These questions must be taken into account during the process of determining the basis of residence, or else we will repeat the same historical mistakes for the so-called ‘outsiders’ who once caused the eviction of local communities. And, undeniably, the majority of the ‘outsiders’ who stand the chance of eviction during this process are the proletariat, for whom migration for work is the only alternative left in order to survive. Are the laborers of Jharkhand and Bihar who migrate to states like Maharashtra and Assam in search of employment, not accused of being ‘outsiders’ and snatching jobs of the ‘locals’?

In the present system the determination of locality can be an effective tool in bridging the gap between the marginalised and the privileged, but it is also necessary that the discrepancies associated with it should not be overlooked. And, this discussion does not end here. In the midst of all these arguments, we have to examine some more questions – can the age-old marginalization of the Adivasis and locals be remedied merely by formulating a domicile policy? Is this not an illusory solution, under whose guise the interests of capitalism are being served? We will try to find answers to these questions in the following section.

Conclusion: Towards Finding Solutions

The previous discussion did underline the rationale and need of a domicile policy, but we cannot fully appreciate its significance unless it is linked to existing employment opportunities. We know that determination of residence is required for effective disbursement of government sponsored schemes. But the most potent factor working behind people’s demand for a domicile policy is government jobs. When we take a look at the employment opportunities in Jharkhand, the whole question of domicile loses its significance. According to the data presented in the Legislative Assembly by the Minister of Labor and Employment of Jharkhand himself, a total of 6,45,844 youths are registered in 43 employment offices in 24 districts of Jharkhand, who have neither employment nor unemployment allowance. He further stated that Jharkhand is the most unemployed among the neighboring states and that Jharkhand ranks fourth in unemployment rate across India. If the job opportunities in the state are so meagre, what difference does the very presence or absence of a domicile policy make in the lives of youths?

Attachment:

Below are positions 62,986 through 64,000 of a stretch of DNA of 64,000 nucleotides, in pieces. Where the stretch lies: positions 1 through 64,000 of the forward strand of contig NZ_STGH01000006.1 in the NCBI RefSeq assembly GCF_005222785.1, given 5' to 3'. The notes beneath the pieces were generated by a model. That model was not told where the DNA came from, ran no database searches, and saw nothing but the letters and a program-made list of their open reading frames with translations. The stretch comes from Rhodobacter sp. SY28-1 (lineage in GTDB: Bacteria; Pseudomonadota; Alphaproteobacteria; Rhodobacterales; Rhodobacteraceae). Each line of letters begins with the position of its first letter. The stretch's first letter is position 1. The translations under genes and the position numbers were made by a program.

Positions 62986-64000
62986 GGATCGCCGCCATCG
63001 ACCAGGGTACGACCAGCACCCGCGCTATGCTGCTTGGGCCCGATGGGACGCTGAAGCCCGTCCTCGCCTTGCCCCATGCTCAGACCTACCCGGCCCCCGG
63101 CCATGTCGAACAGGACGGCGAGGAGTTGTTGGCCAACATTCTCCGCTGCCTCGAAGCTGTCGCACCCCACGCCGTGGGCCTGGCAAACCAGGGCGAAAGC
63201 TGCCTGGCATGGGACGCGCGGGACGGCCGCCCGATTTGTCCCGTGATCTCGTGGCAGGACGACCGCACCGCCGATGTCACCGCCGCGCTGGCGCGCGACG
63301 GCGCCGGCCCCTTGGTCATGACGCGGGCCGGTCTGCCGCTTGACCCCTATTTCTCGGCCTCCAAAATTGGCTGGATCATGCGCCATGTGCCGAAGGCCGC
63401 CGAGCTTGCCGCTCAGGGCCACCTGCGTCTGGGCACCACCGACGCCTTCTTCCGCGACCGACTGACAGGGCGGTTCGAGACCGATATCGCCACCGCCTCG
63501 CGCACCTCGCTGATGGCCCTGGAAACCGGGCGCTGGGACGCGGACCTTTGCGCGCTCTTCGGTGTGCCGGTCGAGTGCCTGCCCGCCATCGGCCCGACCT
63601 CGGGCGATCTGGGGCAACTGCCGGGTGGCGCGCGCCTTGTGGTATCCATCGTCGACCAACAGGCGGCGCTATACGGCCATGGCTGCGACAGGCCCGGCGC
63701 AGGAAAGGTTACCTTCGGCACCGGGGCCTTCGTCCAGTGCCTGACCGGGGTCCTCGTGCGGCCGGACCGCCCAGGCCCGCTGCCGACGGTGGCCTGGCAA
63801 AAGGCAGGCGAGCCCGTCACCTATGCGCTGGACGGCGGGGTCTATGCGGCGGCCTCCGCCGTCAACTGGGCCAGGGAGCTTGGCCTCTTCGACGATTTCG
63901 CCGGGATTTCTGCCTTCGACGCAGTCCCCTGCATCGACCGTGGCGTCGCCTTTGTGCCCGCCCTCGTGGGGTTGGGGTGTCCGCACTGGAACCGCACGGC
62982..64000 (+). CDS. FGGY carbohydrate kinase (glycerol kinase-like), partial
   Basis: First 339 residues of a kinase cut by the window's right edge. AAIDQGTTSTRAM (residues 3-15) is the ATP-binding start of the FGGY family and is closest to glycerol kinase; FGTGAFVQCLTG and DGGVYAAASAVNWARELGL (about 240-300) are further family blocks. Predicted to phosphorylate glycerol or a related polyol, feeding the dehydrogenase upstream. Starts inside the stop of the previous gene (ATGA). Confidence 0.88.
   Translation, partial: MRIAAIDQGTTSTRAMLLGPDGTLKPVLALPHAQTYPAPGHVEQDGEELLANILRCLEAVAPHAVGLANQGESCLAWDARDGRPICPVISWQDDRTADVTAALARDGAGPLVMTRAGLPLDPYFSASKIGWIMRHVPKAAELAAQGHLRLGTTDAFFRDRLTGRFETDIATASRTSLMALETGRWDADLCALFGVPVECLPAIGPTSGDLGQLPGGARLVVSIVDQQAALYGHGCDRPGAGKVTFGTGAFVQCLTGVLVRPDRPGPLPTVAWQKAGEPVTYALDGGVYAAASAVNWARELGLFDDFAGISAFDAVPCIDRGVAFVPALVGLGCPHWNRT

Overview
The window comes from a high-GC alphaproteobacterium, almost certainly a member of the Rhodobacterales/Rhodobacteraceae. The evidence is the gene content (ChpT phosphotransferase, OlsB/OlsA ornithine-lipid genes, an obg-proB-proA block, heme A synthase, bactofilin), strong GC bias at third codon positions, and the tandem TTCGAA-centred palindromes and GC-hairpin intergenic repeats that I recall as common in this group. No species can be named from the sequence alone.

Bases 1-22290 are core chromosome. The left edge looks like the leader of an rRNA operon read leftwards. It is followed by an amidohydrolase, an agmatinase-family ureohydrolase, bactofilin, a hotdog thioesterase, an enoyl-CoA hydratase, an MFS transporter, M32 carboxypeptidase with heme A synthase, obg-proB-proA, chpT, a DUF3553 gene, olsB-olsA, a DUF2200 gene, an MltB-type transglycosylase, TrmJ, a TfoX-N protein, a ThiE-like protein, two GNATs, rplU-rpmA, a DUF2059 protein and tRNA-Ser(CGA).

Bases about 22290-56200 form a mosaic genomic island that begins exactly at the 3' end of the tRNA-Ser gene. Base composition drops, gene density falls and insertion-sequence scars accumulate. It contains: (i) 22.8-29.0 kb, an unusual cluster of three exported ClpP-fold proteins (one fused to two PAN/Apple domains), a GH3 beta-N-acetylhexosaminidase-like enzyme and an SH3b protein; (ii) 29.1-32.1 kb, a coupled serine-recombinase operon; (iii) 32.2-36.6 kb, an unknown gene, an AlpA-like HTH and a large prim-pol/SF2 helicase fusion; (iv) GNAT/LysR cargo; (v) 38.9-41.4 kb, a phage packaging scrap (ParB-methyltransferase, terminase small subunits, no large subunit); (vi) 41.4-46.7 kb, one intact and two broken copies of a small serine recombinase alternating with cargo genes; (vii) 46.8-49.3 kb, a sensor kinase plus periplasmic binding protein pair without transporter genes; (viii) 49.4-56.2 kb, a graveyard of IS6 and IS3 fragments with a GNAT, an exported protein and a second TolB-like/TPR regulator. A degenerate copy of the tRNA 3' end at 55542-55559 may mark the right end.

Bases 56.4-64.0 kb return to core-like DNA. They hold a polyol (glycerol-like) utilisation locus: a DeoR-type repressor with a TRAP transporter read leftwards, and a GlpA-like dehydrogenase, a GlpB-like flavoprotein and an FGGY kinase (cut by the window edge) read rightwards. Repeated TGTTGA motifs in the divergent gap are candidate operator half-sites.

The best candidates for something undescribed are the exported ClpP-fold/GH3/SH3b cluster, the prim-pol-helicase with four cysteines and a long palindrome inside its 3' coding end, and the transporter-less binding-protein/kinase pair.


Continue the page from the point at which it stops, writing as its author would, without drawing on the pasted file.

It has been more than two decades since Jharkhand was formed. The question of historical discrimination that sought a remedy in the creation of a separate State remains unresolved. The history of Jharkhand for the last 22 years is nothing but a story of failure and despair. For political parties and their bourgeois friends, Jharkhand is merely a resource-rich region ready for loot. Forest and mining mafia, big corporate houses like Adani, Jindal, and many others, have been recklessly plundering Jharkhand’s resources. Basic needs, like employment, education and health, figure nowhere in the list of concerns for the politicians and the capitalists. That these concerns remain out of the sight of the masses too, it is necessary that the dichotomy between ‘local’ and ‘outsider’ remain a sore spot. Therefore, no matter how effective the question of ‘domicile’ may seem as a solution to historical discrimination, the politics behind it cannot be denied.

Both the laboring and the middle classes, whether locals or outsiders, are being equally exploited by the present capitalist system. The realities of material existence of both locals and outsiders, of both proletariat and middle class, reveal that they are not mutual adversaries but class brethren. And if they realize this unity of their existence and purpose, and if this binds them together in their struggle, it would ring the bells of death for the capitalist system. Capitalism understands this very well and therefore whenever it finds itself in a crisis, it rakes up divisive issues like locals versus outsiders. Unless the reality of this illusory world, where struggling masses mistake each other as enemies, is not revealed, until the common people, equally stressed under capitalism, do not come together on the basis of their class consciousness, the question of indigeneity and discrimination will never find an answer.[Author is Assistant Professor (History Dept.) at Sido Kanhu Murmu University, Jharkhand]